Human Rights in Libya: An Interview with a Libyan Activist Navigating Political Unrest

Note: PolicyMic Contributing Writer Dalia Malek conducted this exclusive interview with a Libyan lawyer and human rights activist in Tunis, Tunisia. The lawyer has asked that her identity, as well as that of her organization, remain anonymous for the sake of the safety of her and her colleagues’ families in Libya.

With Gaddafi’s armed forces still relentless, both his opposition and civilians caught in the cross fire face human rights violations and casualties as the crisis continues in Libya. Meanwhile, a group of Libyan lawyers have come together as human rights activists to form an organization responding to the situation on the ground. One of their members tells PolicyMic about the sensitive work of human rights activists in this context of severe unrest, working around the challenges of self-censorship, and the international response to the Libyan crisis. 

Dalia Malek (DM): How have you decided to respond to the situation in Libya, and what do you hope to achieve with this organization?

Interviewee (I): Mainly we’re helping people on the ground, collecting evidence, and answering questions about human rights issues or international humanitarian law issues that come up from the fact that we have an armed conflict. There is the short-term hope of bringing perpetrators of the events of 15 February to justice. And in the longer term, bringing perpetrators of abuses throughout the regime’s history to justice in order to build a more just country which appreciates the rule of law through assisting with legal and constitutional reform.

DM: What are the greatest challenges directly affecting your work?

I: Immediately, there are challenges that the most vicious atrocities are being committed in areas where we can’t access people on the ground because of security risks. Our goal is that we don’t want to put people in danger … it’s very disempowering because you want to help but you can’t always pick up the phone and talk to someone because you might put that person in danger.

DM: What about the fact that you and your colleagues sometimes feel the need to remain anonymous about your work—how do you do that while also letting those you assist know about your organization?

I: It’s something that as Libyans we’re used to. You learn at an early age how to code your language and censor it. It’s motivational in a way because we all hope for a day where we don’t have to worry about our families at home, or that trying to do the right thing gets you in trouble. It’s a small way of trying to get reform so that people can speak and not fear for their lives or their families’ lives. Practically, it means that we should not speak to people who are in danger zones or in liberated areas. We ensure that we use communications that are not as easy to monitor. We shouldn’t in any way underestimate the dangers on the ground.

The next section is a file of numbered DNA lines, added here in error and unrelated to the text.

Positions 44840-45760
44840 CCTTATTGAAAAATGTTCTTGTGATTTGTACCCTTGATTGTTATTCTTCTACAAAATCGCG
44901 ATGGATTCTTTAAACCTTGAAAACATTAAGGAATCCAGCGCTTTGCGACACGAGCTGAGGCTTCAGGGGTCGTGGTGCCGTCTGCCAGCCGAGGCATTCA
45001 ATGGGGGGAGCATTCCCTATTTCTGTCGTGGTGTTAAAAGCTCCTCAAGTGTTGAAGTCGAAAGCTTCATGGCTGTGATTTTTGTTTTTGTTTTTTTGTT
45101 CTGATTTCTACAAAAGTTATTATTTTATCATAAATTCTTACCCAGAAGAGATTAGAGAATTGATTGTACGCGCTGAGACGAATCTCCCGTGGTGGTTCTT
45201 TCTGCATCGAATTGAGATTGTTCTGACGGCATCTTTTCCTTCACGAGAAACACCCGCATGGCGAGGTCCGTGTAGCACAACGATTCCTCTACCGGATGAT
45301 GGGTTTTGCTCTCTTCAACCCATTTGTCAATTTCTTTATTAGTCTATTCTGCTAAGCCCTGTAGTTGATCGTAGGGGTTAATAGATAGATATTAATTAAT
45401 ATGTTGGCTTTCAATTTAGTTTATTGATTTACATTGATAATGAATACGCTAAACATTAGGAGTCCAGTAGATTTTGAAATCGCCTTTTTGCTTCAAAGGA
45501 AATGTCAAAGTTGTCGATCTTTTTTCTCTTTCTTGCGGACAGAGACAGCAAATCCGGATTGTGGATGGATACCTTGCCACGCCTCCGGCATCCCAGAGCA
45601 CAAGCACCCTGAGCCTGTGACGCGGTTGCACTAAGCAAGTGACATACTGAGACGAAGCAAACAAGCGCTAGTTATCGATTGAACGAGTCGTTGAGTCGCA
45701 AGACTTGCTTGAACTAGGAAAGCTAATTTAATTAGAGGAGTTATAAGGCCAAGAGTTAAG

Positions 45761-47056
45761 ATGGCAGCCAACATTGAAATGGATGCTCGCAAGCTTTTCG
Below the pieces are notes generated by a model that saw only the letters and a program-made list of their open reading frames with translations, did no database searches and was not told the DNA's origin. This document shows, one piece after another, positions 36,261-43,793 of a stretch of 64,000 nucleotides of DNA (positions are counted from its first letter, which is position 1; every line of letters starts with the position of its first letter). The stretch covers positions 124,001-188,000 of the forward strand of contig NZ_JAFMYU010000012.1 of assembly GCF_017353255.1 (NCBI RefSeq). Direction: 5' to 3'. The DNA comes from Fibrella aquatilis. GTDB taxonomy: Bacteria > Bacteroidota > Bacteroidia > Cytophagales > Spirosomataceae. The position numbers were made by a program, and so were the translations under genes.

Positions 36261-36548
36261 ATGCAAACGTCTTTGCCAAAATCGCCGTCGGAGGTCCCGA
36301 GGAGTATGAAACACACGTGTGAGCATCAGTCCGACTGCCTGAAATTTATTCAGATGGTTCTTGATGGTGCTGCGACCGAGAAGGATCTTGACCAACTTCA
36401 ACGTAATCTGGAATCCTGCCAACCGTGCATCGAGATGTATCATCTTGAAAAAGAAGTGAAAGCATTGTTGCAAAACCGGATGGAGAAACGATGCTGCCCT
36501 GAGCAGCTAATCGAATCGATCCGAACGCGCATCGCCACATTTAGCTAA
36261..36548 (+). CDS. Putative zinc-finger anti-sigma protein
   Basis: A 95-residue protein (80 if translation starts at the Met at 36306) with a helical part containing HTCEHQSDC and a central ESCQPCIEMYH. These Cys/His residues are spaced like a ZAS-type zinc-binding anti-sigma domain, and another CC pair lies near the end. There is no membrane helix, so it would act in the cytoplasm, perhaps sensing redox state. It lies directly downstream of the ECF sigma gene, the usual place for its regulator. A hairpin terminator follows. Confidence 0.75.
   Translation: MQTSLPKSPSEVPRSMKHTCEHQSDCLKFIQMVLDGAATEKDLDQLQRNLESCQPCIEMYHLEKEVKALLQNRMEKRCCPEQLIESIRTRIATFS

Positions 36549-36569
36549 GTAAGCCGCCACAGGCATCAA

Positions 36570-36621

Ben Ghazi is mainly the one place that feels like it’s definitely free. Other areas go back and forth between the pro-Gaddafi and anti-Gaddafi forces. You don’t want to create a situation where a person feels he can speak freely and then is persecuted because the town has been taken.

DM: How would you compare the role of activists like yourself in Libya prior to the uprising with the current situation? Is there a difference?

I: I don’t think there were activists in Libya before (laughs). None of us were activists before this. We were all lawyers doing private practice, doing work outside Libya. We came together and started this work as a reaction to what is happening in Libya. I’m the only person in our organization who was a human rights practitioner. I didn’t think I would be able to work in Libya. I’d either have to work for the benefits of Libyans outside Libya or for the benefits of non-Libyans inside Libya.

DM: What should human rights activists in the region be doing now that we have seen various revolutions and uprisings take starkly different turns?

I: Governments are getting more ruthless because each one learns from the previous one. Every movement needs to be more collaborative or structured than the previous one in order to understand the States that are getting more prepared for them. Everyone was surprised by Tunisia and shocked by Egypt. As a result you got a very violent reaction in Libya, Yemen, and Bahrain. Human rights activists need to anticipate the States and be armed — not with force, but be able to record violations early on. I think you need to have strong organization and critical mass behind the movements so you can withstand the might of these long-standing states.

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